Glossary

Glossary

ACID

ACID stands for atomicity, consistency, isolation, and durability. These four properties guarantee database accuracy and stability during transactions. See this article for more information.

Make marks this functionality with a badge. Note that the ACID badge indicates the use of these properties and does not indicate whether the module is an instant or polling trigger.

Action module

You can create, read, update, or delete data with an action module. Action modules are the most common type of module and can be at the beginning, middle, or end of a scenario. There is no limit to the number of action modules in your scenario.

Active and inactive scenarios

There are two ways you can use scenarios in Make depending on how you want your scenario to function:

  • Active scenarios run according to a defined schedule or webhook.

    • For example: to watch a spreadsheet or webhook.

  • Inactive scenarios execute manually whenever you wish to run them.

    • For example: limited, one-time results such as retrieving data for a specific time.

You can change between active and inactive whenever you like on the Scenarios tab.

Active_scenario.png
Aggregator

An aggregator is a type of module that allows you to merge multiple bundles into one single bundle. Aggregators are useful in making data readable for certain modules or generating meaningful output. Make offers:

See Also Aggregator article.

Array

Within a bundle, data items of the same type are sometimes in an array. You can find an array by looking at the details of a bundle.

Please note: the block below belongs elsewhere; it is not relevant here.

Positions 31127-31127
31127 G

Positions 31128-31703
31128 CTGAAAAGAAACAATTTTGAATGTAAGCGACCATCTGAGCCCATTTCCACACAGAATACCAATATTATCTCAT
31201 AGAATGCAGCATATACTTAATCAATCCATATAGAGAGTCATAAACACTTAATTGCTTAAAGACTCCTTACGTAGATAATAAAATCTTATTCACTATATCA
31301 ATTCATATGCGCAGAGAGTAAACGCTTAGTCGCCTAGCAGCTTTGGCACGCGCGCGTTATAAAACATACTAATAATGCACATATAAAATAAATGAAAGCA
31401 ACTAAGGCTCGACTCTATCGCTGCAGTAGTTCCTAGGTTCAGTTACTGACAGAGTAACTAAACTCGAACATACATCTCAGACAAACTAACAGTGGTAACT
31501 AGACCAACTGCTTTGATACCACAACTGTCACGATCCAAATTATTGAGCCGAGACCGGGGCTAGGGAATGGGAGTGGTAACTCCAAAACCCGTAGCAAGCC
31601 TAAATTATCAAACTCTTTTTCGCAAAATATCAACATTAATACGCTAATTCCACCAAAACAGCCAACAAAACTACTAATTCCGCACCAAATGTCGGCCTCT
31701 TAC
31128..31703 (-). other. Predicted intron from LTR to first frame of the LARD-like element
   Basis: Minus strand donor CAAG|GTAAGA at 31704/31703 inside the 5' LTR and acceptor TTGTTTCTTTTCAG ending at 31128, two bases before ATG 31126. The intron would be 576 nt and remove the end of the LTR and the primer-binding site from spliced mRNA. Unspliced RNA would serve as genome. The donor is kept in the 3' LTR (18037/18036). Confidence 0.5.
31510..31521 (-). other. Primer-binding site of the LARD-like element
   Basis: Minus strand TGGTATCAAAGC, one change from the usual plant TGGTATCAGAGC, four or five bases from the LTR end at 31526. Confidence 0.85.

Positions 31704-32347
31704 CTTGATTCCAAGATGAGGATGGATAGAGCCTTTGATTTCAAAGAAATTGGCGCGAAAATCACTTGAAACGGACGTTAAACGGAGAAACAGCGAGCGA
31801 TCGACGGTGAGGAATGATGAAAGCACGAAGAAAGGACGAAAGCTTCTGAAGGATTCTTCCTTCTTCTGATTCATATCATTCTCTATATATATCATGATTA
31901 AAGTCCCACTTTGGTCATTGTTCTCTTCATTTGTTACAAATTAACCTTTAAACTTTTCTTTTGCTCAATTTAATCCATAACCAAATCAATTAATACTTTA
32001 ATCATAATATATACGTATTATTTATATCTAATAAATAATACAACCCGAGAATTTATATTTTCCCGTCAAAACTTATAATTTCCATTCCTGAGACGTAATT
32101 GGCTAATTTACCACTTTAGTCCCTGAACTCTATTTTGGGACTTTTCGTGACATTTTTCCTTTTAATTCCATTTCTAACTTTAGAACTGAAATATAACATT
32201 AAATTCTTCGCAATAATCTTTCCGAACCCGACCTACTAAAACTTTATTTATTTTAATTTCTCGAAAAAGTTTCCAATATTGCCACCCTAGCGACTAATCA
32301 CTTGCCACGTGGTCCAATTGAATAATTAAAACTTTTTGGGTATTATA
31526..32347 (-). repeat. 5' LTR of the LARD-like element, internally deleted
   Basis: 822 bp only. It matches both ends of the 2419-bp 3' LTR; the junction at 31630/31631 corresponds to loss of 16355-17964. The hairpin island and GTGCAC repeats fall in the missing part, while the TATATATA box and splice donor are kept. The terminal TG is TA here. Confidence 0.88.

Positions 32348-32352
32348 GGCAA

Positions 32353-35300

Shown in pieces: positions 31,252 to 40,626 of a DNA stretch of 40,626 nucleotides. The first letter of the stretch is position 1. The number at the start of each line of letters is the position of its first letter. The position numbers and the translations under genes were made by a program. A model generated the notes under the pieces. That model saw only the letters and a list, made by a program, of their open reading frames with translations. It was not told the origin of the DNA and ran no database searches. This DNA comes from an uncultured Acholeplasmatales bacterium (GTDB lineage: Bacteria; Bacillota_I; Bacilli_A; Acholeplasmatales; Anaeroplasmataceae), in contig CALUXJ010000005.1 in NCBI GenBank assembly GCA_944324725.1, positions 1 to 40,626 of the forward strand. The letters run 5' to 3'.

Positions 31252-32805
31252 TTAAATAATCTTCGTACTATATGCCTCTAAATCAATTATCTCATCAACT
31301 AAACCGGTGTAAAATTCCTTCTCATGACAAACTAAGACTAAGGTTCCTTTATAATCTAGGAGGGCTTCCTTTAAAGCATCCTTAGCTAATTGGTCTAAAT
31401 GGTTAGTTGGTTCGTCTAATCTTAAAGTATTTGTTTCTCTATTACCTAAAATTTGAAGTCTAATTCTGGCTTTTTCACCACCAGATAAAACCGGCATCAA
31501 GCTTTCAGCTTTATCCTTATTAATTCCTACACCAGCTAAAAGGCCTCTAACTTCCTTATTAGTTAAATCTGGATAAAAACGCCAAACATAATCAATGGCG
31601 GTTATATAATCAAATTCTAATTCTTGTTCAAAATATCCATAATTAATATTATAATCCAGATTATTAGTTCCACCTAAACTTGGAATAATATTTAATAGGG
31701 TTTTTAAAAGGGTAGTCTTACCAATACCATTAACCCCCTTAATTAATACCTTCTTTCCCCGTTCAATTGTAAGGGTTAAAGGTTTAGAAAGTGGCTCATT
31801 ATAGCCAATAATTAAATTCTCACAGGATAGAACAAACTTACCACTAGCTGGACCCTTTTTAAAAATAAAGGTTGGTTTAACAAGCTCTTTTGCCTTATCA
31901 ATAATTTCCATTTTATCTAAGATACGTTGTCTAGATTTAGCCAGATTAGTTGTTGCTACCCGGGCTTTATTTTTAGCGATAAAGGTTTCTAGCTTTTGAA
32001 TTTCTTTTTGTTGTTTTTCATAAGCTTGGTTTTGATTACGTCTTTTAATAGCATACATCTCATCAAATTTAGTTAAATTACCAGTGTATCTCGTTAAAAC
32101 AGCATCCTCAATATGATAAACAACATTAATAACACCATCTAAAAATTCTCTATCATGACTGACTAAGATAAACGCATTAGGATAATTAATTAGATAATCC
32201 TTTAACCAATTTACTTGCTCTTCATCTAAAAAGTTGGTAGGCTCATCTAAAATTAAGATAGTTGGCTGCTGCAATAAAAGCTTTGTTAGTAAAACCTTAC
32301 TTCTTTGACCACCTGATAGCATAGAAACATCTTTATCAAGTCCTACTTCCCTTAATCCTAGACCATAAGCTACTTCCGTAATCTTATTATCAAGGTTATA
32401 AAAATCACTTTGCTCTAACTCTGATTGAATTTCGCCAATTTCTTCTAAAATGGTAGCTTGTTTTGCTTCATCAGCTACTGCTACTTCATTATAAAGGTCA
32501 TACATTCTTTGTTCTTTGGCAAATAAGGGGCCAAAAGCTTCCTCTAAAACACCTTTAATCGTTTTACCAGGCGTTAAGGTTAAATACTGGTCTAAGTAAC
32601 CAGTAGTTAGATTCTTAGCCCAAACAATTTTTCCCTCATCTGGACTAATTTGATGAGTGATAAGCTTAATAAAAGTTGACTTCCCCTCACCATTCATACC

Array_example.png

Depending on the details of your scenario, you can map other modules to a specific item in an array or use iterators and aggregators to manipulate your data into other formats.

When mapping, Make marks arrays with [ ].

Array_mapping.png
Array aggregator

When designing a scenario, use an array aggregator to merge multiple bundles into one single bundle. This may be necessary to format data properly for subsequent modules. The array aggregator also lets you define your target data structure.

See Also Aggregator article.

Auto commit

The Auto commit option defines how Make process data transactions. Enabling Auto commit switches all operations to the commit phase. In the case of an error, data commits immediately and you cannot restore any lost data.

Auto-commit.png

Note

If you disable Auto commit, no commit occurs until operations are executed for all modules. Only modules with the "ACID" tag support transactionality.

See Also Scenario execution, cycles, and phases article.

Blueprint

Make lets you import and export scenarios via a blueprint, a file in JSON format. Your blueprint contains all of your modules and settings except for connections. When importing from a blueprint, you must add your connections.

Blueprints.png

Note

Blueprints are not compatible between Integromat and Make.

Break error handling directive

Using a break directive lets you resolve errors manually and helps when you want more human oversight of errors. When an error occurs, the break directive stops execution of subsequent modules and stores the error in the queue of incomplete executions. Then, the break directive creates a separate record for each bundle that causes the error (available under the Incomplete executions tab > Details). Here, you can manually resolve the error and process all unprocessed bundles. The scenario execution history shows the status as Warning.